Record rains this week in California’s Central Valley are likely to cause milk production to drop and mastitis cases to increase, especially among open-lot dairies, several sources said Tuesday.
At his open-lot dairy south of Bakersfield where he milks 2,800 cows, Darrell Vanden Berge expects his daily per-cow milk production to drop 5 to 6 pounds. He’s also waiting for a rise in mastitis cases.
“Cows are standing right now but when they get tired, they’re going to lie down,” said Vanden Berge. “We’ll get hit harder then.” He expects to see 80 to 90 cows in his hospital barn in the coming days.
Water in feed lanes and wet feed kept some cows from eating, although some dairies were bolstering feeding times to three a day, up from two. Cows’ exposure to mud-borne pathogens is the main culprit behind the expected mastitis cases.
“We’ve had to get a lot of pumps” to remove standing water, Vanden Berge added, “and that’s an extra cost.”
John Van der Poel operates a freestall operation near Wasco, Calif., about 30 miles northwest of Bakersfield. With his 1,700 milking cows housed under roof, he wasn’t worried about his herd standing in water. “With all the money invested in a freestall barn, when it rains, we sure appreciate it,” he said.
Van der Poel was more concerned about excess water and his dairy’s capacity to handle it. He was busy Tuesday moving the excess water to irrigate his fields. “Our lagoon’s filling up and we’ve got to deal with it,” Van der Poel said.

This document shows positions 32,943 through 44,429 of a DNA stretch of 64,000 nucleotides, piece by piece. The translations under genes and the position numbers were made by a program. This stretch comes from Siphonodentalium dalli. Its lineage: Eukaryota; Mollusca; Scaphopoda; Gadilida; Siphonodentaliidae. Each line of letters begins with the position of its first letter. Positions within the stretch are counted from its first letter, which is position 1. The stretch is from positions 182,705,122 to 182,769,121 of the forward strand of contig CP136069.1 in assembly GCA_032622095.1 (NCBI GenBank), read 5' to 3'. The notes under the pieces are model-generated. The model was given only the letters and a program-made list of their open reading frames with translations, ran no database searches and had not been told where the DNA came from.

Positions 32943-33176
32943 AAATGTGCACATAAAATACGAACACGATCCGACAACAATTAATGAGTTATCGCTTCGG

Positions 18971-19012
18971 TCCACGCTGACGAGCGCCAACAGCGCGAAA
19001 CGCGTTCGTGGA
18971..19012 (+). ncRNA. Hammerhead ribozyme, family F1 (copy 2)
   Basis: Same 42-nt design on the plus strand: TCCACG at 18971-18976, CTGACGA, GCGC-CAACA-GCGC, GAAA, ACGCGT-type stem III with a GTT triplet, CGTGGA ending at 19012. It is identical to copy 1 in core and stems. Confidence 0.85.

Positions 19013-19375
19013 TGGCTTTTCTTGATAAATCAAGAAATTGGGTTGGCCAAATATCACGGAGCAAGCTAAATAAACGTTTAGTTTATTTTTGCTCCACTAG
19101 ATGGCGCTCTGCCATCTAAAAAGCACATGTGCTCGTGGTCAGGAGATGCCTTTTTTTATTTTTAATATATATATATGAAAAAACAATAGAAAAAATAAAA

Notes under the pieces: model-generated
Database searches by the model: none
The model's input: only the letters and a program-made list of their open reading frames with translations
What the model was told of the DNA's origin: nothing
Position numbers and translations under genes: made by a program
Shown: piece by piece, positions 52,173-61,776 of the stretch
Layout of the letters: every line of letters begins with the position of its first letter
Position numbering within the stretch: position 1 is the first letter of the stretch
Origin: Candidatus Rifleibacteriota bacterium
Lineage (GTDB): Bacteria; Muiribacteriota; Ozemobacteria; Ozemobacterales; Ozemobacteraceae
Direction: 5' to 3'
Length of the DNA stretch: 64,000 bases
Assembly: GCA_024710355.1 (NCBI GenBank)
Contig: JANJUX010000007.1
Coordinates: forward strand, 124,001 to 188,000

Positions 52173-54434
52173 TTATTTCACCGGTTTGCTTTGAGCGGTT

Perry Tjaarda says his open-lot dairy near Shafter, Calif., about 20 miles northwest of Bakersfield, was designed with adequate slope for water run-off, leaving cows on dry ground. “Our biggest problem was having our power go out Friday night,” Tjaarda said. “That put us six to seven hours behind schedule.”
Southern Tulare County has received 6 inches of rain since late Friday, leaving “fields flooded everywhere,” said Tom Barcellos, who operates an open-lot dairy near Porterville. Production among his 800 milking cows had dropped 2% since Dec. 17.
“We had our lagoon pumped all the way down, so we’re OK,” he said. “But everybody has pumps going and is recycling water to their fields.”
Tuesday saw a break in the rain but more storms are forecast for later this week.
In Bakersfield, at the southern end of the Valley, heavy non-stop rains since late Friday have caused flooding in rural areas as well as city streets. The area has received triple its normal amount of rain for the season.
The Bakersfield Californian reported Tuesday that Bakersfield has seen the wettest December on record, reaching 4.32 inches. The previous high for December rainfall had been 2.98 inches in 1931. Normal rainfall for the season, which began Nov. 1, is 1.55 inches. For the season, Bakersfield has received 5.75 inches.